Taha Kass-Hout serves as U.S. Food and Drug Administration's first Chief Health Informatics Officer, bringing over sixteen years of experience in health, public health, and informatics. He has experience providing long and short-term strategic, operational, and tactical planning activities for the public and private sector. He is credited with launching the first Department of Health and Human Services (DHHS) program hosted completely in the Internet Cloud, in alignment with the White House Cloud Initiative.
In 2003, Taha played an active role in the SARS response, as the lead for information management and the development of eQuest: a web-based data collection and analysis platform for CDC and its partners. During the H1N1 influenza pandemic in 2009-2010, he supported CDC's rapid scale-up of monitoring hospital emergency department visits for influenza-like illness in coordination with state and local public health agencies. In 2012, he co-chaired the White House Office of Science and Technology Policy (OSTP) Biosurveillance sub-committee dealing with "detecting aberrations from the norm."
Taha has been a strong advocate in bringing agile development practices to the federal government and a leader in open government and believes in the power of fostering an environment where collaboration and innovation can transcend organizational boundaries. He identifies opportunities where disruptive technologies and scientific methods can provide a powerful, cost effective response in an environment where timeliness can save lives.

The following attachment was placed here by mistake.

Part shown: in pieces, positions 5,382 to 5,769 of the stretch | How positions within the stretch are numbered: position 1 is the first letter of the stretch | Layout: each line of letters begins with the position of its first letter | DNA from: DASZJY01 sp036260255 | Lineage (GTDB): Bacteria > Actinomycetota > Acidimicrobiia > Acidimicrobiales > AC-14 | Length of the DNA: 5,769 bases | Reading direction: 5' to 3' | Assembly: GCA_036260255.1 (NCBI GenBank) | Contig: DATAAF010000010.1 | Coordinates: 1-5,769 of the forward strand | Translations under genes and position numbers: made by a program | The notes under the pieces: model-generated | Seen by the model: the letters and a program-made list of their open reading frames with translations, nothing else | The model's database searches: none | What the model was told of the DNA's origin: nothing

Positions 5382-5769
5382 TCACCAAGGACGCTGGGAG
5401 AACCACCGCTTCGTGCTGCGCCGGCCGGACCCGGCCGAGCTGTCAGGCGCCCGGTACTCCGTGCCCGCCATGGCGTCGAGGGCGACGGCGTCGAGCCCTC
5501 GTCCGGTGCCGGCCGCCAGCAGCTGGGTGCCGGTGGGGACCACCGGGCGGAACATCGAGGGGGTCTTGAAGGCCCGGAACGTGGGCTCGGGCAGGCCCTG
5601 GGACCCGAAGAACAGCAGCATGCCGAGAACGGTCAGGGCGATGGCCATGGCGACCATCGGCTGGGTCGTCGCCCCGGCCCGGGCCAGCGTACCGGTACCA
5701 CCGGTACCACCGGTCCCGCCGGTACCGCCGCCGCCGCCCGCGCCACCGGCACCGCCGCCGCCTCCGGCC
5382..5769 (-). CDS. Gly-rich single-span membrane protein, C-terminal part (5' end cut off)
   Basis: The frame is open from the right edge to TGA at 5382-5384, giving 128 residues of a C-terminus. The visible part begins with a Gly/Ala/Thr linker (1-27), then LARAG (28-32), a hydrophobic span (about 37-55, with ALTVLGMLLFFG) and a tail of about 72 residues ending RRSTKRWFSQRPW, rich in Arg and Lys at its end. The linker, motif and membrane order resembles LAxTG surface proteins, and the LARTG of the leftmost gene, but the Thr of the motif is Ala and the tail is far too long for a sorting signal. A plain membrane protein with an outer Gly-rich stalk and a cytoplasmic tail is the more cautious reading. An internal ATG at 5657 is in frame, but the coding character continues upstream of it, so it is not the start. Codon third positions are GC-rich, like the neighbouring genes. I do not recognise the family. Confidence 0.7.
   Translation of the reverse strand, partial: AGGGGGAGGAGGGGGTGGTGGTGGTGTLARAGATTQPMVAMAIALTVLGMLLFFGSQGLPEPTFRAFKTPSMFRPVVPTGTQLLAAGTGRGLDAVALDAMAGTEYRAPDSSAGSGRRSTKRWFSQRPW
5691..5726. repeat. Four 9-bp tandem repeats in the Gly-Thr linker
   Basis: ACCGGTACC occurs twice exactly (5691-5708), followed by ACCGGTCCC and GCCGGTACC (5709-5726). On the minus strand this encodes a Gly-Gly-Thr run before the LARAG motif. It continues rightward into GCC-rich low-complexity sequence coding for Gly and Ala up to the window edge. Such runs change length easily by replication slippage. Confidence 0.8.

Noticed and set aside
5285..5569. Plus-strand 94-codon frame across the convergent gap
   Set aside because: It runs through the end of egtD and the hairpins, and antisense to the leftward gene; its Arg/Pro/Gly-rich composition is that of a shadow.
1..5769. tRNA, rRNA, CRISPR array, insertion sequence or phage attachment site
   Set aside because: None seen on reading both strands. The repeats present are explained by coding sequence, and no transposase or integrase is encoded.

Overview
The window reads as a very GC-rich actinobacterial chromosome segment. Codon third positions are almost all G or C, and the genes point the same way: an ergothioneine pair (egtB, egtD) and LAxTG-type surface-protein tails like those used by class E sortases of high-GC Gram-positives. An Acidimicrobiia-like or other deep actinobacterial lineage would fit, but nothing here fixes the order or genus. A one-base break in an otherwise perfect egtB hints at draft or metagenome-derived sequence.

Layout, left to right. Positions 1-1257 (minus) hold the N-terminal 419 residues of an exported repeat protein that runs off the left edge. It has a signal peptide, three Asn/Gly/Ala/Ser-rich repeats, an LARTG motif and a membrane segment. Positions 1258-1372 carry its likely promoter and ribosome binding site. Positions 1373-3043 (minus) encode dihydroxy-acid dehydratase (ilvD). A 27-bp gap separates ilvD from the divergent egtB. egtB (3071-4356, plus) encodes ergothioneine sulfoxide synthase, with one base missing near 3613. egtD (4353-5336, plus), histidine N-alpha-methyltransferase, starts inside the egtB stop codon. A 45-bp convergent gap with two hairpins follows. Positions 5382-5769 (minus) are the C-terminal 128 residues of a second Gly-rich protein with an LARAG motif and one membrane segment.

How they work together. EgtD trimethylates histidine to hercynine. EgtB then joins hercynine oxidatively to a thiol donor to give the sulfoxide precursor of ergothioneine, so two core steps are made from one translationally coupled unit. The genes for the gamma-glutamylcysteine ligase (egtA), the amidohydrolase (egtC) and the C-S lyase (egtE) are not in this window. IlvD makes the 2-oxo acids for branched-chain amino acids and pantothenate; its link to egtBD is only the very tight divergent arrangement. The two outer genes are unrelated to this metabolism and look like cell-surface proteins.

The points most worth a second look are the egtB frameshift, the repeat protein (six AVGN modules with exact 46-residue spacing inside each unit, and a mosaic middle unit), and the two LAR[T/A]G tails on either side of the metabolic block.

As the Chief Health Informatics Officer (CHIO) for FDA, Taha provides leadership in the development and implementation of information systems that support the missions of the directorates, centers, physicians and scientists at FDA and serves as the subject matter expert on scientific computing and data systems. He supports systems for the review, approval and inspection of medical products and devices, food products, tobacco and veterinary medicine. In his role, Taha participates in education and research programs that support clinical quality and safety initiatives for FDA and leads various national and international committees representing the needs and requirements of the medical and clinical community, while serving as an advocate for the use of information technology in the medical and clinical setting.
Taha holds a Doctor of Medicine degree from the University of Texas Health Sciences Center at Houston, and a Master of Science from the University of Texas, School of Public Health, Department of Biostatistics. In addition, he has had clinical training at Harvard's Beth Israel Deaconess Medical Center and the University of Texas Health Sciences Center at Houston.